For analysis of protein interaction networks, we need to compute reliability between a set of nodes that represent the member proteins of a query (i.e., a pathway or a complex) and the remaining proteins in the network. Each protein in the network becomes the sink in turn, while the member proteins represent the source nodes. The reliability of a sink node is then defined as the probability that there is a path between the sink node and one of the source nodes. The extension of a single source node to multiple source nodes can be easily accomplished by setting positive supply values for the sources nodes. Capacity of each edge is set to 1 and the cost of the edges are equal to link reliability, the probability that two proteins interact. We then compute the maximum flow between the sources and the sink by using linear programming. We impose flow constraints on the nodes as well as capacity constraints on the edges, and feed the problem to CPLEX, a linear programming solver [17], for linear programming solution of the maximum flow. Edge disjoint paths are constructed by using edges with flow in the maximum flow solution. These edge disjoint paths are considered to compute bounds on reliability by using (1). The overall algorithm for network flow technique is summarized in Algorithm 1.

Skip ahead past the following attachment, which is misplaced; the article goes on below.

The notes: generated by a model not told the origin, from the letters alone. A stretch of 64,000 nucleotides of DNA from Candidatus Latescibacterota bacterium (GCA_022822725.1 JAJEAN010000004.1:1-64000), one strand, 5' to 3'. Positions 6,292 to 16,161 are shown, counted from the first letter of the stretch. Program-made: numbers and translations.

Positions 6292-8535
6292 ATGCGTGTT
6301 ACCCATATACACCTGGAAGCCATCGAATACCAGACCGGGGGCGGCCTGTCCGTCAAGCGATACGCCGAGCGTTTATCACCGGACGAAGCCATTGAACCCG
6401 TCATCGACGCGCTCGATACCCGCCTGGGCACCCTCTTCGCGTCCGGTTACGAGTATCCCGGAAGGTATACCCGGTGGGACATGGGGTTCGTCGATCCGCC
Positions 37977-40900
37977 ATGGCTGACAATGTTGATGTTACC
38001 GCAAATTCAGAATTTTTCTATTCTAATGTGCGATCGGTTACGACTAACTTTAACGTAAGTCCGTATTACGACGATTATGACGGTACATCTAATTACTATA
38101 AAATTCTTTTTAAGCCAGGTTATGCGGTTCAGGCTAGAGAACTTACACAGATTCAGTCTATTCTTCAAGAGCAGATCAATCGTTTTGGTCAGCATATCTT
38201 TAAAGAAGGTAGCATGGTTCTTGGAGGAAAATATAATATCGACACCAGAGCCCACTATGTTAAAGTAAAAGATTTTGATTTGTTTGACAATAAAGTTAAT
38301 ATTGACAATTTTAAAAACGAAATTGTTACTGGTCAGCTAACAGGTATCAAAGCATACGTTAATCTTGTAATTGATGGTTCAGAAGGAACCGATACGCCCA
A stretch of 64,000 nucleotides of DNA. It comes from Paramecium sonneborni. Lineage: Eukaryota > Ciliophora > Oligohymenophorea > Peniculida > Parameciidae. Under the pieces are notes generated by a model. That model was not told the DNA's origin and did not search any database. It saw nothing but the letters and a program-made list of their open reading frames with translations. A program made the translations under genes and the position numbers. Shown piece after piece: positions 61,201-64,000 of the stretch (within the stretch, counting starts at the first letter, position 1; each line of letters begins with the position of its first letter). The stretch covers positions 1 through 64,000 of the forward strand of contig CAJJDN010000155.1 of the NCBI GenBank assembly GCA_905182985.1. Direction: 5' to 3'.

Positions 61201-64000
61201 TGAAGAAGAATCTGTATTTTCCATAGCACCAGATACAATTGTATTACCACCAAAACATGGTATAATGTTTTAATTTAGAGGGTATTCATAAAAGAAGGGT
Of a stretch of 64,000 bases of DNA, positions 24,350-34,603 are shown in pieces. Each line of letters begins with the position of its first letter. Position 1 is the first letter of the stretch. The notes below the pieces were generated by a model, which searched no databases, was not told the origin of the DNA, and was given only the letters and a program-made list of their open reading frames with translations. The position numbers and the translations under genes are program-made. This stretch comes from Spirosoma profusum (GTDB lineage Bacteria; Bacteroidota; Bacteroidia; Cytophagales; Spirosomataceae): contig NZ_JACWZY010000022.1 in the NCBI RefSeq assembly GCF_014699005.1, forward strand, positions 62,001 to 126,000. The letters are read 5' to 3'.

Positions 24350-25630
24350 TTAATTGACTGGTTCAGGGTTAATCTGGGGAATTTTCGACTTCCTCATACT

4. Addressing Scalability via Hierarchical Clustering
Although our proposed solution to twoterminal network reliability problem can provide proven and tight bounds, it suffers from running time performance similar to MCS. A way to scale it is by addressing the two bottleneck steps in Algorithm 1: step 2 and step 4. To compute nodes with the best reliability with respect to the query proteins, a computationintensive linear programming instance (step 4) is run a large number of times (step 2). So the algorithm can be scaled by either reducing the running time of an instance or the number of instances to run.